Chef Carter #1

Tomorrow Never Dines

I’m now in my forties, and I cannot cook. I can whack some potato waffles under the grill. I can heat soup in a microwave, or occasionally on the hob, if I’m too lazy to clean up the soup that’s exploded in the microwave. I can handle using the toaster. I can make cereal fairly effectively. But otherwise…. that’s about it.

I’ve always been a fussy eater, due to allergies as a kid making me super reluctant to try anything new. Were I living alone, I would quite happily live (albeit not for very long) on a diet of crisps and cornflakes. My first marriage forced me to broaden my taste horizons (to this day I still remember being violently sick on the side of I40 near Richmond, Indiana because I’d not realised how much egg was being used in some ravioli dish I’d eaten at an Italian place a few minutes earlier). My second, and more successful marriage, pushed the horizons even further, and I’ve tried a lot more different foods that Ceri has cooked for me, cos she’s a really good cook – but I’ve never had the drive to actually cook anything myself.

And I still don’t.

However, in an effort to be a good husband, and a somewhat reasonable human being who’s open to new things in some small regard, I am helping to cook our New Year’s meal plan – a plan to get us cooking our own food more, and eating a wee bit healthier each weeknight.

What The Hell Is Falafal?

My first stab at cooking was Falafal Burgers. I’ve heard of falafal. Well, no, that’s bollocks, I’ve heard the word ‘falafal’. Probably because I follow Olaf Falafel on Twitter.

Ceri forwarded me the recipe:, and so, nervous and dreading it, I began. The recipe stated a combined prep time and cooking time of 16 mins, and I’m reasonably sure it took me that long to just finish prepping two of the ingredients….

SO. I opened a can of chick peas, drained them in a colander, and then patted them dry with some kitchen roll. Well, dry-ish. I wasn’t going to dry every single chick pea. Was I supposed to? I don’t know. But I dumped that stuff in the food processor, and then tried to chop an onion. Boy, am I shit at chopping onions. I asked (in a non-clear and confusing fashion I admit) for some onion-chopping advice from Ceri, when what I should have done is watched a YouTube tutorial about chopping onions, cos Ceri is far too short-tempered to teach me how to chop onions.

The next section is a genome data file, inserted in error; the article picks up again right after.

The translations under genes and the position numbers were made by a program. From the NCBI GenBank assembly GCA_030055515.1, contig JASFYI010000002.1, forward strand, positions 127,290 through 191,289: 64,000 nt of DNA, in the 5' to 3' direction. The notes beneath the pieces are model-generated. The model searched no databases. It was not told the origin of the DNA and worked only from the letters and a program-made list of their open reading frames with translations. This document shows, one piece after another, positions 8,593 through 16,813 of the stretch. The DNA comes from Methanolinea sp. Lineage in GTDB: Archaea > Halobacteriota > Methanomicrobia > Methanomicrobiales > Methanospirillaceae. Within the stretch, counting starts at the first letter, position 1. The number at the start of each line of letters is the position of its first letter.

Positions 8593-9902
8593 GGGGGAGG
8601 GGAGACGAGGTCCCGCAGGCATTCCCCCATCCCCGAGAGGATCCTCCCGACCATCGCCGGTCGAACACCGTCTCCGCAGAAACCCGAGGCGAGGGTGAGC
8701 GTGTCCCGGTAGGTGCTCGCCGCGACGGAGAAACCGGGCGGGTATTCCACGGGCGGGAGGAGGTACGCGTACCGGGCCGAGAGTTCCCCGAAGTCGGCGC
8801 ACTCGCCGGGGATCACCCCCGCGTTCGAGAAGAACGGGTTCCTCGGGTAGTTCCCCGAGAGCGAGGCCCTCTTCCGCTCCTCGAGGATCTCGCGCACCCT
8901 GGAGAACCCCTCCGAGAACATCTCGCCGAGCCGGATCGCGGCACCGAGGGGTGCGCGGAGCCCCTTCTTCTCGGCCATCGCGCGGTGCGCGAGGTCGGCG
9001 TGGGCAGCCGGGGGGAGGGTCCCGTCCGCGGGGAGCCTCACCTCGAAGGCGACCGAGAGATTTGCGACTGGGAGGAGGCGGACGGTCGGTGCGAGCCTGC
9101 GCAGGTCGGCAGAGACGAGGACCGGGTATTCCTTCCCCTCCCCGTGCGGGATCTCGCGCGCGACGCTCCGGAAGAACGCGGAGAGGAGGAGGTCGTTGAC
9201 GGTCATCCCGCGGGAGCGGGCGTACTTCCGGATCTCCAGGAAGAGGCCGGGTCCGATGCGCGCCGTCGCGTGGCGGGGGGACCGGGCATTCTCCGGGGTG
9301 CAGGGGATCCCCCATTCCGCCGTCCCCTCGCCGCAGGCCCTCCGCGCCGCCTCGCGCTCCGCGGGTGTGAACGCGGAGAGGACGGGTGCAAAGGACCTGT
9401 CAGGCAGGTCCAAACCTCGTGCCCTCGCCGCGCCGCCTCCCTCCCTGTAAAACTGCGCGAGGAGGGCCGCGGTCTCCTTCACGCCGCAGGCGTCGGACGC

Anywho, after I’d massacred the onion, I dumped that into the food processor too. I then had to put a clove of garlic in there. I thought a bulb of garlic and a clove of garlic where the same thing. They are NOT the same thing. But fortunately, Ceri told me before I made some very garlic-y falafel. Next I threw in some flat-leaf parsley – recipe said a handful. So I dumped a handful in. I think. Next I added in a teaspoon each of ground cumin, and ground coriander, and half a teaspoon of harissa paste. Next, I added in the two tablespoons of plain flour, and then the recipe said to add a ‘little salt’. How much is a little salt? I’ve no idea. This is complete guesswork shit!

So, with all that guff in the food processor, I locked it up, and turned it on! Everything in the processor immediately smushed up to the sides of the bowl, away from the blades. I ended up having to stop, and smush everything back down, then start it up again. Same result. So I did that a few more times, until it was all some sort of gunky paste. I scooped that all out onto a chopping board, and got my hands dirty shaping the goo into four roughly equal sized patties. That bit I didn’t struggle with too much.

The next bit was a big step for me, a huge personal achievement – I had to use a frying pan for the first time. I put some vegetable oil in the pan, and got it heated up. Then I spatula’d the patties into the pan and left those buggers fry.

At this point, I started putting slices of pitta bread into the toaster. Heat apparently makes whatever-the-fuck pitta bread is expand a little bit, and then you have to cut it open to make a sort of bun for these patties. I really wish I’d used a bigger cerated blade to cut those bloody things open, cos I was panicking trying to get them going while the patties were frying. As I struggled with the uncuttable toasted bread, I paused to faff about trying to flip the patties using the spatula (tricky cos I’m afraid of heat and burning myself and the sizzling pan was making me nervous). But after some faffing. I successfully managed to navigate the now-cooked patties into the now-open pitta breads.

The recipe said to serve alongside a tub of tomato salsa and a green salad, but I’d forgotten to prep any of that stuff, so Ceri made do with some mayonnaise, while I splopped a bit of ketchup on mine (and a little bit of salt and vinegar, cos I like that stuff a lot). And by gum, it was edible, and didn’t taste too bad at all! It definitely could have used more… uh… well… flavour? I probably should have a been a bit less stingey with the harissa paste. What is harissa paste? Buggered if I know!

That done, all that was left was the clean up, and that was obviously bloody tedious.

So, all in all, my first cookery experience wasn’t too bad. It didn’t take hugely long, and I made something that was palatable and not horrible, so that’s obviously a good thing.

Next time, I’ll try and take pictures, or maybe make a video, especially if there’s some huge potential for me to cock it all up. So stay tuned for more cookery shenanigans… er… soon!

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